Definition of blockade in English:

Share this entry


Pronunciation: /bläˈkād/


1An act or means of sealing off a place to prevent goods or people from entering or leaving: there was a blockade of humanitarian aid the police pulled down blockades on the highway
More example sentences
  • The British then imposed a blockade which restricted trade with France and the USA and prevented the movement of French warships at Martinique, and of French gold shipped there.
  • Throughout 1940 and 1941 the USA tightened an economic blockade of Japan which threatened to cut off most Japanese oil supplies.
  • In response, the Soviet Union imposed an economic blockade.
1.1An obstruction of a physiological or mental function, especially of a biochemical receptor.
Example sentences
  • The blockade of these receptors can therefore facilitate dopaminergic transmission by stimulating dopamine release and by potentiating the effects of dopamine receptor stimulation.
  • The mechanism for this benefit is most likely a blockade of aldosterone receptors.
  • One would expect the effect of blockade on airways function to be rapid and indeed the risk ceases to be significant after the first year of exposure.


[with object]
Seal off (a place) to prevent goods or people from entering or leaving.
Example sentences
  • Over the weekend peace activists blockaded the road and entered the plant, which is near Reading.
  • Ricardo himself fled before the place was completely blockaded.
  • The Federal ships blockading the port closed as near as they dared and managed to shoot a cannon ball through the Denbigh's wheelhouse.
barricade, block off, shut off, seal;
besiege, surround


run a blockade

(Of a ship) manage to enter or leave a blockaded port.
Example sentences
  • Fourthly, more and more foreigners used Beijing as their springboard to run a blockade to the third country.
  • At first, Russia wanted the entire city - they even ran a blockade to claim it, but the division was finally allowed.
  • Since his health had not completely returned and his education had not been completed he ran a blockade and went to Europe.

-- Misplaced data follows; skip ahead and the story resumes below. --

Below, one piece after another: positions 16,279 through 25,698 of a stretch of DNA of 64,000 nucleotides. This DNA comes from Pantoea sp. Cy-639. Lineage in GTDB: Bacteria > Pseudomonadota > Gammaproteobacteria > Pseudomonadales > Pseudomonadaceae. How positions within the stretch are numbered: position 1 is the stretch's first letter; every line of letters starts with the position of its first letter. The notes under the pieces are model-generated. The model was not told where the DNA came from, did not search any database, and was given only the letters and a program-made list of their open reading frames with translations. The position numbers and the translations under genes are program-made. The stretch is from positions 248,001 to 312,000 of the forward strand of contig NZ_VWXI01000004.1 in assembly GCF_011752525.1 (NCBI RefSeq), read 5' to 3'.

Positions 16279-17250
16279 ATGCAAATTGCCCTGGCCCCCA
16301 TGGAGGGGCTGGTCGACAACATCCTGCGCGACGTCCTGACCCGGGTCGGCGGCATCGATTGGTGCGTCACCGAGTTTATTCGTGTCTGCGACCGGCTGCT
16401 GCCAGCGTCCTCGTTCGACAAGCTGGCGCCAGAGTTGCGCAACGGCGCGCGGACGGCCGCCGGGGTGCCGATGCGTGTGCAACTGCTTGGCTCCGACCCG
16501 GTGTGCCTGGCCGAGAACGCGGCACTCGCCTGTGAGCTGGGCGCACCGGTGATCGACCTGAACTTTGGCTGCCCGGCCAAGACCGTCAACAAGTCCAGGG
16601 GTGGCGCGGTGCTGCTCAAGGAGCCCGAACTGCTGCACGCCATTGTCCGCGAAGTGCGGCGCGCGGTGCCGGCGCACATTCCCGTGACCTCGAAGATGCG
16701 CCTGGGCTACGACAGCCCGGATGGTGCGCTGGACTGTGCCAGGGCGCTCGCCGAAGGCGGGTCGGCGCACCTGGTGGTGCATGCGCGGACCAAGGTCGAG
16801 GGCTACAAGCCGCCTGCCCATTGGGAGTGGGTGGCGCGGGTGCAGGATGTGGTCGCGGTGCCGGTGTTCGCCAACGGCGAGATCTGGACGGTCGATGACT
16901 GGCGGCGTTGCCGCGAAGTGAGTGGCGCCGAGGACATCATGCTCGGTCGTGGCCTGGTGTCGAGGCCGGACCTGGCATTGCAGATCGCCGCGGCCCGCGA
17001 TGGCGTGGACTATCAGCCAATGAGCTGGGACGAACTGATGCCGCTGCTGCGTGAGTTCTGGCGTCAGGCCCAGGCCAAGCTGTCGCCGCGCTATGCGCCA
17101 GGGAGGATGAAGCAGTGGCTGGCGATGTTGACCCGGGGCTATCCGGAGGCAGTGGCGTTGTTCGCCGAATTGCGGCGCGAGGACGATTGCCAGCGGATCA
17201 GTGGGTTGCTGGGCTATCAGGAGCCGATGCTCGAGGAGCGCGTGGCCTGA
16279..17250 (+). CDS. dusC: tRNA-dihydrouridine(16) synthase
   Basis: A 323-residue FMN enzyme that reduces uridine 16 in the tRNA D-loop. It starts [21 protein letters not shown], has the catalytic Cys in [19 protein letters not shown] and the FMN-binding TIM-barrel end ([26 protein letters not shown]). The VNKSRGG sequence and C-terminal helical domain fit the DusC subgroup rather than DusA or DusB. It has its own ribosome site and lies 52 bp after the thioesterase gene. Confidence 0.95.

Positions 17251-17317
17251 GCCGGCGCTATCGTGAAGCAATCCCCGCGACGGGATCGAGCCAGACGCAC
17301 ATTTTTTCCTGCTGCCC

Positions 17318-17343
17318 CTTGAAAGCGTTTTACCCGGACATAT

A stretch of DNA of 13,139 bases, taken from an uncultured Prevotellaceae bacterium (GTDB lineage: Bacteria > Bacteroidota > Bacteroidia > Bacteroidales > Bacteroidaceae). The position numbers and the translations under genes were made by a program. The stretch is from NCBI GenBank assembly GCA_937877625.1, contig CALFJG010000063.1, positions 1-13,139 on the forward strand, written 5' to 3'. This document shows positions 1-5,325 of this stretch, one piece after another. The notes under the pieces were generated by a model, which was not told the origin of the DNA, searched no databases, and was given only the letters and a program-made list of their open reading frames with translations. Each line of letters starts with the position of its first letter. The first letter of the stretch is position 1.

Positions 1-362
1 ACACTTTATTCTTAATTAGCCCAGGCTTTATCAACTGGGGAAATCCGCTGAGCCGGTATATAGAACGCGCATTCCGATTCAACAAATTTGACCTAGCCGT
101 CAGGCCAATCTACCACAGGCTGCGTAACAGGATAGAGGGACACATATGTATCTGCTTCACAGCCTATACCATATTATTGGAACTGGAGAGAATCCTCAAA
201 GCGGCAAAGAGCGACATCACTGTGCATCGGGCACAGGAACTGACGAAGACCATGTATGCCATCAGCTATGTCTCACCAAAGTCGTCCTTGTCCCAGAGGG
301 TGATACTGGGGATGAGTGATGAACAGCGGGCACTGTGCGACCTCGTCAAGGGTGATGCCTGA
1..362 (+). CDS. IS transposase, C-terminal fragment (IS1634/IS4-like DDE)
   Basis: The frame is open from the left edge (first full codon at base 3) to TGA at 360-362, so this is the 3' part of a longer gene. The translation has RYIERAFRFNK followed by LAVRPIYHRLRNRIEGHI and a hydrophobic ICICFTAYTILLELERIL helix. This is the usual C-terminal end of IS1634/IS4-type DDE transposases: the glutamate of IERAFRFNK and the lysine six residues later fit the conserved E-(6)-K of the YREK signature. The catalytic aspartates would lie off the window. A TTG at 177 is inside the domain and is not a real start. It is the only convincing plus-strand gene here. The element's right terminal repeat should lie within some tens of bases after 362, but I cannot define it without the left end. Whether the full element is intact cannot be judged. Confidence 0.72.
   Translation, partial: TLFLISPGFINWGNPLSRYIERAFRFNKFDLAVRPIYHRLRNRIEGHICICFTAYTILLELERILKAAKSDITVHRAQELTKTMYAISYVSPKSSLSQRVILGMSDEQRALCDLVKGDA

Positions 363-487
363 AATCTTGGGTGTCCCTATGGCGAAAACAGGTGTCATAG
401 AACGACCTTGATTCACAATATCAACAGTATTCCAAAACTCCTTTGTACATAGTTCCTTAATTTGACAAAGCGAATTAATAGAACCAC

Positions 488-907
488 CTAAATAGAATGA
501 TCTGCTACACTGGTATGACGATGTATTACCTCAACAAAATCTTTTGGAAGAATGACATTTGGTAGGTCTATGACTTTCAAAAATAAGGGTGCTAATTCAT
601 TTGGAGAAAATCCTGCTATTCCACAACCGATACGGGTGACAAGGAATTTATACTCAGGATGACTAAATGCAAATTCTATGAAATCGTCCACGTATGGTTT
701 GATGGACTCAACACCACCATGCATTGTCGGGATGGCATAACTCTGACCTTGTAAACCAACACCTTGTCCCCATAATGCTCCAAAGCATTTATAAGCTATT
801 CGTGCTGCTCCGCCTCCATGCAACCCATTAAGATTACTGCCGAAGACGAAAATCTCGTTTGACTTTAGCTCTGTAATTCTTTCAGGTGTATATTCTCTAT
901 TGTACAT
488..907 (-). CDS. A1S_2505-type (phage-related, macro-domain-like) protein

Pronunciation: /bläˈkādər/
Example sentences
  • ‘We can forcibly remove the blockades if we are sure that there is enough evidence that the blockaders are illegal,’ he told the Post.
  • Road blockades, and the use of police and military force against the blockaders, could resume if a permanent agreement is not reached.
  • As you can hear from this home video, the police arrived and tried to reason with the blockaders.


Late 17th century: from block + -ade1, probably influenced by ambuscade.

Words that rhyme with blockade

abrade, afraid, aid, aide, ambuscade, arcade, balustrade, barricade, Belgrade, blade, braid, brigade, brocade, cannonade, carronade, cascade, cavalcade, cockade, colonnade, crusade, dissuade, downgrade, enfilade, esplanade, evade, fade, fusillade, glade, grade, grenade, grillade, handmade, harlequinade, homemade, invade, jade, lade, laid, lemonade, limeade, made, maid, man-made, marinade, masquerade, newlaid, orangeade, paid, palisade, parade, pasquinade, persuade, pervade, raid, serenade, shade, Sinéad, staid, stockade, stock-in-trade, suede, tailor-made, they'd, tirade, trade, Ubaid, underpaid, undismayed, unplayed, unsprayed, unswayed, upbraid, upgrade, wade

For editors and proofreaders

Syllabification: block·ade

Share this entry

What do you find interesting about this word or phrase?

Comments that don't adhere to our Community Guidelines may be moderated or removed.